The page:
While the show has been sold out since it opened, ostensibly due to director Michael Grandage's casting of film star Ewan McGregor as Iago, don't think for a minute this is a typical star turn to sell tickets. Those lucky enough to score seats are seeing one of the greatest productions of Othello ever produced.
What makes this so is a combination of factors. To start, the multiple-award winning Grandage, currently the artistic director at the Donmar, obviously understands this play at a level that few people ever attain; otherwise, he would not have cast McGregor, who physically does not match the serpentine type usually associated with Iago.
As it turns out, this is the first of many master strokes by Grandage: In the opening lines, McGregor engulfs us with fire and focus bred of resentment, then sublimates these feelings to accomplish his objectives—appearing on the surface as one cool cat, calmly explaining his strategy and explicating the consequences that will follow.
Thus, instead of grandstanding and telegraphing his evil nature, Iago uses his face time (he has more lines than Othello) to generate the clock-like causality (Hannah Arendt's "banality of evil") that drives the story to its inexorable climax. In such powerful simplicity, we discover that all the reptilian behaviors we have come to identify with this character are indications that actually rob the play of its classical dynamics.
By excising these melodramatic trappings, room is provided for Othello to become the central tragic figure, and in Chiwetel Ejiofor's tour de force we discover the epic landscape of emotions and self-prescribed honesty that make the role of the Moor a touchstone for great actors.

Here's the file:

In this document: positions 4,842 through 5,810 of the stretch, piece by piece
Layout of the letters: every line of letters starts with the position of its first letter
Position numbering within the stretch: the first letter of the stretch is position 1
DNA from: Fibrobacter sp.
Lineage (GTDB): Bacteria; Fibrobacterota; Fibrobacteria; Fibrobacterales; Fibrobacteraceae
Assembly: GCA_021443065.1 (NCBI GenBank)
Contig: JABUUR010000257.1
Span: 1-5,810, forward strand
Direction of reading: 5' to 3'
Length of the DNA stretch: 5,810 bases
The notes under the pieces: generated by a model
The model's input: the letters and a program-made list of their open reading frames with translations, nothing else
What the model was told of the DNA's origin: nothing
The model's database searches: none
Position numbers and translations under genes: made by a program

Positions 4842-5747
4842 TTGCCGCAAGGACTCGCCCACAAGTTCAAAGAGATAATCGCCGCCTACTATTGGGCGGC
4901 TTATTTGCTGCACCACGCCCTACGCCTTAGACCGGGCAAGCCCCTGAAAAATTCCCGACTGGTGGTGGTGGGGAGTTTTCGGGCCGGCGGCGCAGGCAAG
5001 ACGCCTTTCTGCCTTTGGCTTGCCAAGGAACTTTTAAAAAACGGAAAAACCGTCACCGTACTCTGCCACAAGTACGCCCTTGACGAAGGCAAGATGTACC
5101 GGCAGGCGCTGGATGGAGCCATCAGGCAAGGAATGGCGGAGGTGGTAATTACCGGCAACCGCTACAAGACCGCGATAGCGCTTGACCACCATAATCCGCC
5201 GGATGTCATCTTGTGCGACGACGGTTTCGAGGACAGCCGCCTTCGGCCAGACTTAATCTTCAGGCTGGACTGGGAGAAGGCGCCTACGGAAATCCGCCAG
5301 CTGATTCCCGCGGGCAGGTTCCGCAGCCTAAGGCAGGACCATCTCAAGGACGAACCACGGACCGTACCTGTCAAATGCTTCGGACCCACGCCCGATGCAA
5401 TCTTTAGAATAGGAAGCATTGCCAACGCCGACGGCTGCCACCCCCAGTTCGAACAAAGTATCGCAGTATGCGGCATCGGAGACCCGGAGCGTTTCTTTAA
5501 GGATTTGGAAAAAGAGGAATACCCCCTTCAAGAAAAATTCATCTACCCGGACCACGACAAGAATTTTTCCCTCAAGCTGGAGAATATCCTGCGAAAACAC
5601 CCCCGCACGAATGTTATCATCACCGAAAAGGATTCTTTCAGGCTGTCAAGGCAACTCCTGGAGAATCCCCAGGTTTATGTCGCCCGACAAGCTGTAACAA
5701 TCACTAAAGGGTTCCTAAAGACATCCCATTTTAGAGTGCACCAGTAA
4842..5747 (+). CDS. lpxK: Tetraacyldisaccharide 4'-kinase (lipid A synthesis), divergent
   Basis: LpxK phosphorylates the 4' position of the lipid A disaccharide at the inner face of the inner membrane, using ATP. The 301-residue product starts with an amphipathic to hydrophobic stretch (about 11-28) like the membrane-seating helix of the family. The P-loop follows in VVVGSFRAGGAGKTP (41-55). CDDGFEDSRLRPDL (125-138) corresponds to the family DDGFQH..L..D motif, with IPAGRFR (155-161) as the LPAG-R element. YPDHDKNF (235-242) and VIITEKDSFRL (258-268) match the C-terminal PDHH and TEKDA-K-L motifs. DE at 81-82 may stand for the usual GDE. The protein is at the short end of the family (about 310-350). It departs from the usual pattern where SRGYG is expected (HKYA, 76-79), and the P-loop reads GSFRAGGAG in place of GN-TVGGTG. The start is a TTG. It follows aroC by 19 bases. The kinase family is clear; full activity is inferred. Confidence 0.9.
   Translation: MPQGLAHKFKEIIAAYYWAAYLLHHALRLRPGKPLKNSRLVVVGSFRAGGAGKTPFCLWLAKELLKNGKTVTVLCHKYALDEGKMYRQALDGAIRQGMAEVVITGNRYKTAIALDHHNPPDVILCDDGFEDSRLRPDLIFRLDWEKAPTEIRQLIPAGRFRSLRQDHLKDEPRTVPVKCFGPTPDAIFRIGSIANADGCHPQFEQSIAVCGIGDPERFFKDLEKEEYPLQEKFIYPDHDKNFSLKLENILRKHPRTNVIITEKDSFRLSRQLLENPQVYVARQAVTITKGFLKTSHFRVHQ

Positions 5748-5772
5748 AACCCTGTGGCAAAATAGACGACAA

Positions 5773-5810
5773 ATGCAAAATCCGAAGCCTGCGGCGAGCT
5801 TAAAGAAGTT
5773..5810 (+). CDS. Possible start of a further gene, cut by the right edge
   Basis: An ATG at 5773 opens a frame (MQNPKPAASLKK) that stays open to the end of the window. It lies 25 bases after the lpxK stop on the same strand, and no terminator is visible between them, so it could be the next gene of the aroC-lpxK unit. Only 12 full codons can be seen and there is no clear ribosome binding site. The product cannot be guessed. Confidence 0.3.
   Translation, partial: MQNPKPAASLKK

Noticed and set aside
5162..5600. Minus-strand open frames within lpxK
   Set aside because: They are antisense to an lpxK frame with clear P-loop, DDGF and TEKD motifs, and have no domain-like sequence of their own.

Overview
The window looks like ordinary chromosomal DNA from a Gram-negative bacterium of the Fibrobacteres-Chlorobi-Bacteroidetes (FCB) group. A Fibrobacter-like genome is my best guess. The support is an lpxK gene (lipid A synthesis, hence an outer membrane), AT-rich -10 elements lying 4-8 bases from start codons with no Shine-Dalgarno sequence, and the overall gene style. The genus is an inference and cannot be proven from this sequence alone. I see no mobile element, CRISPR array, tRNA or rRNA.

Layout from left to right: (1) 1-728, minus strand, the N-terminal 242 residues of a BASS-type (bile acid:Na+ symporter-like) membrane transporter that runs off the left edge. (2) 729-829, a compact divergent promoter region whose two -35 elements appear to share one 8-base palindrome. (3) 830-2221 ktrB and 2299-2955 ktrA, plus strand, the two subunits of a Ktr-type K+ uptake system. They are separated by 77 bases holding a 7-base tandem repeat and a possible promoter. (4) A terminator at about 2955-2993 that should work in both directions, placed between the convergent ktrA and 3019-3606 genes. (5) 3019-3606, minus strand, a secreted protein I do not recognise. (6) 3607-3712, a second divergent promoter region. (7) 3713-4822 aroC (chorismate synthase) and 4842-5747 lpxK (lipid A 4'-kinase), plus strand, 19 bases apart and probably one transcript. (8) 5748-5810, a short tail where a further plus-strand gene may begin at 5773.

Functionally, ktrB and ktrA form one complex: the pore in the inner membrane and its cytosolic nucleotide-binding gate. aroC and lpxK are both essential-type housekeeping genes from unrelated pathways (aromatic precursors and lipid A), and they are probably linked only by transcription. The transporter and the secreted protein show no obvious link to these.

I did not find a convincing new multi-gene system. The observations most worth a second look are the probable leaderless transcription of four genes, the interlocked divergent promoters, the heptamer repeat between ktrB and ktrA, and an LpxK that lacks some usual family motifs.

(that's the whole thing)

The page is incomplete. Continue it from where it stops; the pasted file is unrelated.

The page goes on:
From the pure joy of his love and infatuation with Desdemona through his raging jealousy exploited by Iago to his soul-wrenching despair precipitated by Emilia's revelation, Ejiofor finds the heroic through line in Othello's flawed, but monumental character.
In contrast to Ejiofor's ebony god is Kelly Reilly's alabaster goddess, Desdemona, whose overt yet guileless sexuality is the lynchpin of both Othello's early devotion and later suspicion (not to mention, in this stark black–white contrast, the root of Brabantio's and Iago's racism). Reilly's voice, body language, and characterization project equanimity of spiritual proportions, never wavering through Desdemona's darkest hours of undeserved defamation, thus providing the unsullied martyrdom by which the tragedy is amplified.
The buildup to the final sacrifice is further fueled by Tom Hiddleston's Cassio, who, like Othello, is both honorable and flawed, compounding the tragic waveform underscoring the story. Yet, as Macduff before him, Cassio pays his dues and lives to redeem the slaughter—adding a Greek element of sorts to the dynamic.
The fourth and final tragic figure in the play is Emilia, who, blinded by her love for and devotion to her husband, Iago, unknowingly facilitates his evil plan. Michelle Fairley reveals—in her received pronunciation tinged with traces of Cockney—Emilia to be of a different class, thus establishing yet another dramatic parallel. Despite her diminished social position, Fairley's Emilia is spirited, sharp-tongued, and clever, thus laying the groundwork for her powerful ascendancy in the final act, where she stands up to both Othello and Iago.
The supporting work by the rest of the ensemble exhibits the same level of excellence, which is echoed as well in the simple yet powerful lighting, sound and composition, and costume designs.
The Donmar Warehouse's Othello, directed by Michael Grandage, runs through February 23rd. 011-0870-060-6624. (N.B. There are only ten "day seats" available for each performance, on sale from the box office each day from 10.30 AM, with standing room sold on the day of the performance, once the day seats are sold out. These tickets are available in person at the Box Office, two tickets per person. To be paid by credit/debit card only.)